Skift Take

The owners of British Airways say it doesn't see a long-term risk due to the British exit from the EU — we'll see how that turns out — but in the near term, the vote is expected to hurt profits.

British Airways owner IAG SA lowered its 2016 profit target as the U.K.’s vote to leave the European Union threatens to extend a drop in demand that started in June in the run-up to the historic referendum.

Operating profit this year will no longer increase at a level similar to the 70 percent surge posted in 2015, Chief Financial Officer Enrique Dupuy said in a statement. The company didn’t provide a scale for the earnings adjustment beyond saying that growth will still be “significant.”

European airlines have been hit hard by the upheaval caused by the British vote, which threatens agreements that allow EU and U.K. airlines to fly freely across the region. EasyJet Plc Chief Executive Officer Carolyn McCall said she wrote to European and British officials to “ask them to prioritize the U.K. remaining part of the single EU aviation market, given its importance to trade and consumers.”

The result of the U.K.’s vote is “a shock and a disappointment,” Kenny Jacobs, head of marketing at Ireland’s Ryanair Holdings Plc, which had actively campaigned for the U.K. to remain in the EU, said on Bloomberg TV. “We are going to have a period of great uncertainty for the next two years as the U.K. has to figure out how do you dismantle the past 40 years.”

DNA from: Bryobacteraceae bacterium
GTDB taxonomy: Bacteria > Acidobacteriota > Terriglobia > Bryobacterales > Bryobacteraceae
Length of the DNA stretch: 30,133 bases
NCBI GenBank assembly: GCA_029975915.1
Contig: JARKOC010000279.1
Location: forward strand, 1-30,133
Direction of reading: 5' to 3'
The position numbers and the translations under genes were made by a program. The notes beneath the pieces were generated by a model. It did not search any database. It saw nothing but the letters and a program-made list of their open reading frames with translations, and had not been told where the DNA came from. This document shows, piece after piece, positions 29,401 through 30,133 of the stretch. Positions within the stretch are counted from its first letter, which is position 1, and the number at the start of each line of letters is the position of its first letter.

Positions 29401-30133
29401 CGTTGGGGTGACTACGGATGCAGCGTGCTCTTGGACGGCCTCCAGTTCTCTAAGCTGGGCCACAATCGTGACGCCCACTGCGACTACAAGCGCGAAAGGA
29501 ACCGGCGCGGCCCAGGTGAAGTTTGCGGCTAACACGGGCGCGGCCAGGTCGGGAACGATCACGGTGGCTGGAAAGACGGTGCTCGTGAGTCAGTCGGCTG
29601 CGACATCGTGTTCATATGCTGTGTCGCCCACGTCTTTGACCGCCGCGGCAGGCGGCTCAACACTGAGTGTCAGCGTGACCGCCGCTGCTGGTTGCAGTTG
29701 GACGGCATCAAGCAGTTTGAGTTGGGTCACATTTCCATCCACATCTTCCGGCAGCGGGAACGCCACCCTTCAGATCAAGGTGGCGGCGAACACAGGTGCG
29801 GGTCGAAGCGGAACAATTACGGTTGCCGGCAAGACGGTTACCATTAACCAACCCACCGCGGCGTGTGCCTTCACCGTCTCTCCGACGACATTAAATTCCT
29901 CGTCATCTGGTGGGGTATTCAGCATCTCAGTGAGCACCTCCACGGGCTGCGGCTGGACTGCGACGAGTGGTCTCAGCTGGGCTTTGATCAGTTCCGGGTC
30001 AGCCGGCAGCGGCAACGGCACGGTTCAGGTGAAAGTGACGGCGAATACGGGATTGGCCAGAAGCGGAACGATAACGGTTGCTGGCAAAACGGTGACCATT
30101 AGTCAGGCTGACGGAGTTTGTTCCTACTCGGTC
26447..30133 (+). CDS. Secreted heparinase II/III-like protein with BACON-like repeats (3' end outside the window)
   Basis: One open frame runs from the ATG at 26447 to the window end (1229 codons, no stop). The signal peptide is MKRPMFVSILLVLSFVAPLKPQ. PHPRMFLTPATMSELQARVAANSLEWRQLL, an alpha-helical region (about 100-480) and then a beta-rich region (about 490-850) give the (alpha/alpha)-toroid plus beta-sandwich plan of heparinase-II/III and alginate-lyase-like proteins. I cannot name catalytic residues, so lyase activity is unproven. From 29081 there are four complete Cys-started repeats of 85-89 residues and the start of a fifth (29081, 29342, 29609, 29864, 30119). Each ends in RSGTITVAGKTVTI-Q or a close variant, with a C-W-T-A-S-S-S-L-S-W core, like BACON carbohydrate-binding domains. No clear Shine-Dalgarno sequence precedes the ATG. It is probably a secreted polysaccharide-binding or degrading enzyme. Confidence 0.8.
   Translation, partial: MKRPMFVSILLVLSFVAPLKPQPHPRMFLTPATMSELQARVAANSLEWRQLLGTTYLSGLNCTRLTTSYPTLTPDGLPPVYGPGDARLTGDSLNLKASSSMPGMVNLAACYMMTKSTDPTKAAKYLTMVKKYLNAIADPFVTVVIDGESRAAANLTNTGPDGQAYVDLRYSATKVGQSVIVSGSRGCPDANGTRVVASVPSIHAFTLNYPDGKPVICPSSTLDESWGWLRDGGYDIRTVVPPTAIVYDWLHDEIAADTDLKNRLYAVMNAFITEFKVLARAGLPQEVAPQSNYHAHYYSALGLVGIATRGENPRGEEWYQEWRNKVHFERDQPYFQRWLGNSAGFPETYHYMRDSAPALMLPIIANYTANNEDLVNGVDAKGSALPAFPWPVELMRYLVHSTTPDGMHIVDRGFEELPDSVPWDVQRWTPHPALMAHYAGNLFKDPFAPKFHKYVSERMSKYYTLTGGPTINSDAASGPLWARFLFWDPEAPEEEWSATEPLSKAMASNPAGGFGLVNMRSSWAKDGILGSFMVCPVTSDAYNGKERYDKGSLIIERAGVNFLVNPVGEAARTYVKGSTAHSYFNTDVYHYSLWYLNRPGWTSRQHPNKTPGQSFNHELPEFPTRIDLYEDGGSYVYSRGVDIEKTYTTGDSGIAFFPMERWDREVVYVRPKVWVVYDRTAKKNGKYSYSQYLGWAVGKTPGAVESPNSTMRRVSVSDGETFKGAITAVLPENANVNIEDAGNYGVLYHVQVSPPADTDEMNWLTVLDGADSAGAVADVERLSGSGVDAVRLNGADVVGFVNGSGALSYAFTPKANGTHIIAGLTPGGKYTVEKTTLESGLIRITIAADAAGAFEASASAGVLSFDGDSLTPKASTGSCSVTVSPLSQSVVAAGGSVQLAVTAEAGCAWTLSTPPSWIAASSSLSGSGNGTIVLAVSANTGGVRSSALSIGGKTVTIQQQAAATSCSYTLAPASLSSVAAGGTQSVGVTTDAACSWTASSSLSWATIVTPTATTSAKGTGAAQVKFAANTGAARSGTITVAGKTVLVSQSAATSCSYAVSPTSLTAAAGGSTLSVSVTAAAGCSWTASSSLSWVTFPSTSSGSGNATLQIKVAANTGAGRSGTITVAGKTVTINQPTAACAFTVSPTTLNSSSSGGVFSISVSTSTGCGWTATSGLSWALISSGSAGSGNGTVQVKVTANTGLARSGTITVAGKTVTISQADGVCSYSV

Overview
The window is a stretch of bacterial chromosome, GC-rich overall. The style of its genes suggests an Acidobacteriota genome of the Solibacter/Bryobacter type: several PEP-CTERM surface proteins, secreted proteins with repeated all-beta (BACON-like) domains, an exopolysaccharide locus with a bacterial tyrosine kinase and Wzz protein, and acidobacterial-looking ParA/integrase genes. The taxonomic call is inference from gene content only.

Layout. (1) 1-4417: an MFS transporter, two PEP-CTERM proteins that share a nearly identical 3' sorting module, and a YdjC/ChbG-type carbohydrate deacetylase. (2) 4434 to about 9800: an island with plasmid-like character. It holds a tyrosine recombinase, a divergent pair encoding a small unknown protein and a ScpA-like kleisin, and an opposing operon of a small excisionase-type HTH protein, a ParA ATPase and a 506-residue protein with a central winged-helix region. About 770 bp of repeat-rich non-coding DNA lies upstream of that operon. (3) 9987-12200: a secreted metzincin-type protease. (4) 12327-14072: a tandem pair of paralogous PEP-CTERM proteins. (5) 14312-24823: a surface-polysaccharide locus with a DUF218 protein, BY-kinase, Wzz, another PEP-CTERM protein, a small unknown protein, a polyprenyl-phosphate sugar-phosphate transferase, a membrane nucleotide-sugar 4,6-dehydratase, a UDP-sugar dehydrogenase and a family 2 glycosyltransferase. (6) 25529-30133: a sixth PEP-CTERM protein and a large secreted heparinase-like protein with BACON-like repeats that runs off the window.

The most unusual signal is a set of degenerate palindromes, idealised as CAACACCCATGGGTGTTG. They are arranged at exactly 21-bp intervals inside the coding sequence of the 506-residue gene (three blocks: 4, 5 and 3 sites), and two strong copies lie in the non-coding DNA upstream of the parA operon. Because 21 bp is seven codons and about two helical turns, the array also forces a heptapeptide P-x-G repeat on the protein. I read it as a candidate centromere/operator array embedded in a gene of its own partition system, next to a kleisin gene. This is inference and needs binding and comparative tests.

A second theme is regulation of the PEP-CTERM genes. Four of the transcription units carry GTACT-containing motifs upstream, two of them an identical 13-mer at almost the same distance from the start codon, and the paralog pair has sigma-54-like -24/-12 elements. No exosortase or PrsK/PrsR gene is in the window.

IAG shares plunged as much as 34 percent in early trading, its biggest fall on record, before trading down 24 percent at 12:51 p.m. in London, wiping 2.66 billion pounds ($3.64 billion) from the company’s market value. EasyJet and Ryanair suffered declines of more than 20 percent before clawing back some of those losses.

Despite the profit warning, IAG downplayed the possible lasting impact of a British exit from the EU. The company, which also owns Spanish carriers Iberia and Vueling and Ireland’s Aer Lingus, doesn’t see a long-term risk to its business from a Brexit. That includes demand for travel in and out of the carrier’s critical hub at London’s Heathrow airport.

©2016 Bloomberg L.P.

This article was written by Benjamin Katz from Bloomberg and was legally licensed through the NewsCred publisher network.

Subscribe to Skift Pro

Subscribe to Skift Pro to get unlimited access to stories like these ($30/month)

Subscribe Now

Tags: brexit, british airways

Photo Credit: A British Airways Boeing 747 taxis away from Terminal 5 at London's Heathrow Airport. Mark Hennihan / Associated Press